The various lives of lemurs | One Earth
The various lives of lemurs

The various lives of lemurs

Classified as one of the world’s most biodiverse hotspots, 90% of Madagascar’s wildlife is found nowhere else on earth. This includes the world’s oldest primate, the lemur.  When Madagascar split from the Indian subcontinent around 88 million years ago, a habitat where lemurs could evolve in relative isolation was created. The 228,900 square miles of the island nation is home to 112 different species of lemur, a testament to the biodiversity that can evolve when the climate is warm and human intervention is limited.

Lemurs have basic primate traits such as different sized digits on their hands and feet, and nails instead of claws in most species. However, they have wet noses and their brain-to-body size ratio is smaller than most primates. Ranging in weight, the smallest is the one-ounce mouse lemur and the largest is the twenty-pound indri. Despite their diversity in size, lemurs’ diets are similar. Considered opportunistic omnivores, they occasionally eat insects and small vertebrates when necessary. Various lemur species are even known to self-medicate with millipedes for their intoxicating effects. Yet, plant material makes up the majority of their meals. At least 109 known plants are consumed by lemurs and many of these species rely on the primates to disperse their seeds. As lemurs move through the jungle and scrounge for food, pollen and seeds stick to the fibers of their fur and fall throughout the forest. As the lemurs feast on fruit and nectar, their droppings too help fertilize and plant more vegetation. Each specific lemur species prefers a different set of plant species, allowing the lemurs to coexist in the same areas.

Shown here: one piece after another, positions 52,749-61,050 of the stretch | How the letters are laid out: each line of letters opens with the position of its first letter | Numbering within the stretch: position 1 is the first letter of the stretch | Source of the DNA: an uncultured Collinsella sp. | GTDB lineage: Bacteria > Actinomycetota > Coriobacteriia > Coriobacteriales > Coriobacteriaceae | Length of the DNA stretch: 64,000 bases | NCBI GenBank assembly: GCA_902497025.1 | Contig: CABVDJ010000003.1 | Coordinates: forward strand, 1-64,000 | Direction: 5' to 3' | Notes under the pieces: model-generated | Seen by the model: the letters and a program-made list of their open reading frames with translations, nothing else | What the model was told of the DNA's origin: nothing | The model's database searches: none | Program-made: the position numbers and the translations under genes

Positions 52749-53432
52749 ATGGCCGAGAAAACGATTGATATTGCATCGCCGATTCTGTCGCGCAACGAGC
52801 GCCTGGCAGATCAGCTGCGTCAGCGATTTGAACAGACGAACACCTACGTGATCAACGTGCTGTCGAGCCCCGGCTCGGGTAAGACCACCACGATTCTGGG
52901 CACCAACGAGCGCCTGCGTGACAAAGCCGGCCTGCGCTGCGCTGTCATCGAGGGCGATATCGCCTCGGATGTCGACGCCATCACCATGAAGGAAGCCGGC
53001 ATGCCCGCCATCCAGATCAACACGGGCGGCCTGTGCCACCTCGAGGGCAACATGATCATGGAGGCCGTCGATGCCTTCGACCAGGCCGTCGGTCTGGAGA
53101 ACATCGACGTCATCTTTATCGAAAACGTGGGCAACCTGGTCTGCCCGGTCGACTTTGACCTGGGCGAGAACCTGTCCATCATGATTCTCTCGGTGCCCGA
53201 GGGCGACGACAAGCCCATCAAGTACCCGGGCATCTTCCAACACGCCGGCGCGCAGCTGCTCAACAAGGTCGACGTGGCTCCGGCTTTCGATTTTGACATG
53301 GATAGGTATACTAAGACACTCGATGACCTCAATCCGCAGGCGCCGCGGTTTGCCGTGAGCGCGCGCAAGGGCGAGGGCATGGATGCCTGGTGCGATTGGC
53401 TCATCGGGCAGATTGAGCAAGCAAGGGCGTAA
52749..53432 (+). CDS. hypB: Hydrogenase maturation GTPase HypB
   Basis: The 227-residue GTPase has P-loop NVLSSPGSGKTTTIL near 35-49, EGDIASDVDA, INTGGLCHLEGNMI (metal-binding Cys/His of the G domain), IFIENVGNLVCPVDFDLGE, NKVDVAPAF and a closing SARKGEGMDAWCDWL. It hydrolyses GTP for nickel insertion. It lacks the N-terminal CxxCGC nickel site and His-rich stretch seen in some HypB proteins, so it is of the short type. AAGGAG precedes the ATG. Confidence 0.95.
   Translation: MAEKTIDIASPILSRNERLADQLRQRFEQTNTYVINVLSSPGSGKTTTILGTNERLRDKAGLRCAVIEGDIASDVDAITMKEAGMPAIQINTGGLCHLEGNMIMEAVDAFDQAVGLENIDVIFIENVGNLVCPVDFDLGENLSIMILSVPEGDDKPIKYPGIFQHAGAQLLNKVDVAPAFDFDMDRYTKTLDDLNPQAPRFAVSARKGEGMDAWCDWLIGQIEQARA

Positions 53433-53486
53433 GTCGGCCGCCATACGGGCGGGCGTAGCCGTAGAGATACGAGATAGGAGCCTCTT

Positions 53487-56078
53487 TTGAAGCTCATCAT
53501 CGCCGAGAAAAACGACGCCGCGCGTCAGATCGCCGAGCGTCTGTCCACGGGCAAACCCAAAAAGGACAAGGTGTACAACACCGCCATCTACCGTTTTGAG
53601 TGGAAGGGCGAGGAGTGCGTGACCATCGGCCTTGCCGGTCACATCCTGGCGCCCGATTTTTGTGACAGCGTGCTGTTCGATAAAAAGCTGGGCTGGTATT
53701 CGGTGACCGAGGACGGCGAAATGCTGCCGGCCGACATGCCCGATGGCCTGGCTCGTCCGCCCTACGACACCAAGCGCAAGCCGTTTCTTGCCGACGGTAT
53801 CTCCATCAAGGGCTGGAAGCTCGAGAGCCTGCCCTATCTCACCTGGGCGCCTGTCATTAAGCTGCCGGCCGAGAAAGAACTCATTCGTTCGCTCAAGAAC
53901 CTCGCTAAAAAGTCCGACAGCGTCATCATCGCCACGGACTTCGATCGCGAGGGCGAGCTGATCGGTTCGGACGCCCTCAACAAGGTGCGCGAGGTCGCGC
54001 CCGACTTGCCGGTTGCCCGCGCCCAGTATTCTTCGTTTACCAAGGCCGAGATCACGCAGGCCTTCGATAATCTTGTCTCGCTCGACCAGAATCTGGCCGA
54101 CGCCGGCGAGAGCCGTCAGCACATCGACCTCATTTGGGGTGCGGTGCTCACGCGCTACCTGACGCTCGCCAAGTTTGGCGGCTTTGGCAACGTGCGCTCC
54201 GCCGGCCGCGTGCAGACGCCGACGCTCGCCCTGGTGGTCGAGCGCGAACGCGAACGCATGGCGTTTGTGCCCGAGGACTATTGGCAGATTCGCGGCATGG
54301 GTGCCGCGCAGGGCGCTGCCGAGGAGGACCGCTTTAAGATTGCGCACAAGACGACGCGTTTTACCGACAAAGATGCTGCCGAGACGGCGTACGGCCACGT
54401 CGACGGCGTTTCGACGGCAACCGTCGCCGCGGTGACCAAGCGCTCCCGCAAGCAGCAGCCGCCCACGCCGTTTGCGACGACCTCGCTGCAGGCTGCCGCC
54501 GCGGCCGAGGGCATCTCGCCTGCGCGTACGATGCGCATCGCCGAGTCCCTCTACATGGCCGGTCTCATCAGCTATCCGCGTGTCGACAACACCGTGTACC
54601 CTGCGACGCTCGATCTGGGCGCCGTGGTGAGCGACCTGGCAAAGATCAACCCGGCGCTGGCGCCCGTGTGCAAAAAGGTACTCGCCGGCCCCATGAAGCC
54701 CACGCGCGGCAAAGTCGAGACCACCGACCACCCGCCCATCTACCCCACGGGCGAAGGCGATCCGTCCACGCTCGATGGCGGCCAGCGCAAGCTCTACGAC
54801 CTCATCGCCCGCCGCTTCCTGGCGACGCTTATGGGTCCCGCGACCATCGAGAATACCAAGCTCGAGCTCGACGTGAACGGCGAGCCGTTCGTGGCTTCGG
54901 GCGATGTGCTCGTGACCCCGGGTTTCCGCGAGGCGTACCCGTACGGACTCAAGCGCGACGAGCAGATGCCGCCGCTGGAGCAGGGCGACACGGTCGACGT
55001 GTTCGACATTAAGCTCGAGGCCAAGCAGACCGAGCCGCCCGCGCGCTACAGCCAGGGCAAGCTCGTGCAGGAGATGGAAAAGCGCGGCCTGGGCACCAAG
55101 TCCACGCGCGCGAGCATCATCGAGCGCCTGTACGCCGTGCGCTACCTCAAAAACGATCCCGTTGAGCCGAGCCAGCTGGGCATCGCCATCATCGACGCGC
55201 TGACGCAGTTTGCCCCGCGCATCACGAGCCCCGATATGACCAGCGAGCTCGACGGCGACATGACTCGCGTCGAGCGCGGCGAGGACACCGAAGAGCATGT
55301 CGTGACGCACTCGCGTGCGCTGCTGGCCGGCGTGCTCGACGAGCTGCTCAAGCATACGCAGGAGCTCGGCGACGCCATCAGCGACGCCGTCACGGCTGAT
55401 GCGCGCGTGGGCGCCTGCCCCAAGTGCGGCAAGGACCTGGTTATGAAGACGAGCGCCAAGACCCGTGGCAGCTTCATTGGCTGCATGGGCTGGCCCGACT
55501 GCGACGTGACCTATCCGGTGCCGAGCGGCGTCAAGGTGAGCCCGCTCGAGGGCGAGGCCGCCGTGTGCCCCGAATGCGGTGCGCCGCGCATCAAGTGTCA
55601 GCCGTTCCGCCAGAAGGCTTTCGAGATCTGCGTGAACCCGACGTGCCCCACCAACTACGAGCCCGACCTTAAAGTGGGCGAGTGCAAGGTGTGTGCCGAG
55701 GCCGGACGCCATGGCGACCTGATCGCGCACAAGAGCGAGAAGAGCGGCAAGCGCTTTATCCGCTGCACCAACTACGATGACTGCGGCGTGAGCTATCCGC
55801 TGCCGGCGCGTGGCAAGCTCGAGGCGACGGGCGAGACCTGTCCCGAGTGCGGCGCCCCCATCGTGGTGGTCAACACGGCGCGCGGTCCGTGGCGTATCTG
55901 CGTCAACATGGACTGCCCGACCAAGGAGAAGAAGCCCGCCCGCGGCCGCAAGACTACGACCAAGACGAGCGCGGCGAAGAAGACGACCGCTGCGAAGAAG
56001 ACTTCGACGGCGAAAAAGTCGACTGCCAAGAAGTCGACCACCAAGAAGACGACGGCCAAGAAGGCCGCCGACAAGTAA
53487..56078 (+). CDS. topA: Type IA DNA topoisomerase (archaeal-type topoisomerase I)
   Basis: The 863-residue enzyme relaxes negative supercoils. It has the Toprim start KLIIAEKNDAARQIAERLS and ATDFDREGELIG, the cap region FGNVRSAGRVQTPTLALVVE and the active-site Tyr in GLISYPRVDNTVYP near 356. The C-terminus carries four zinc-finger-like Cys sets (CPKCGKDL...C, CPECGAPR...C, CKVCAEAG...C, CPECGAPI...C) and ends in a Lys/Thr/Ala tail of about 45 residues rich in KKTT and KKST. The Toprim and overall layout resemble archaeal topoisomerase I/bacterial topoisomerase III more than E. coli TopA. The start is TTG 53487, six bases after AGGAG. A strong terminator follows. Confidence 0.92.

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Considered highly social, lemurs live in close groups of fifteen or fewer. A female leader dominates the social group, a rarity in mammals, as she takes the role of marking the territory and showing physical aggression to opposing groups. Communication varies with each lemur species. The indri communicate by singing in sync with one another, their horn-like vocals cutting through the noise of the canopy. Ring-tailed lemurs communicate through scent, a stinky one at that. Glands in their wrists and chest secrete a pungent stench that they spread through the forest with their tails. Some of the most common calls amongst lemurs are alarms for predators and for mating. Lemurs are seasonal breeders with the exception of the aye-aye and the Lac Alaotra gentle lemur. Mating season usually lasts three weeks each year and depends on the availability of resources in their environment.

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With only one known home and mating being highly susceptible to habitat disruption, lemurs depend on conservation measures for protection. They are listed as the most endangered group of mammals on the International Union for Conservation of Nature Red List of Threatened Species. Humans also benefit from this conservation relationship with lemurs. In addition to playing a key role in maintaining their unique ecosystems, , the Malagasy people rely on revenue from ecotourism. In Indigenous legends, spirits of their ancestors live with certain lemur species. Vows to not harm lemurs are being furthered into legislation by groups such as the Lemur Conservation Foundation and Lemur Conservation Network to protect the life and variety of lemurs. 

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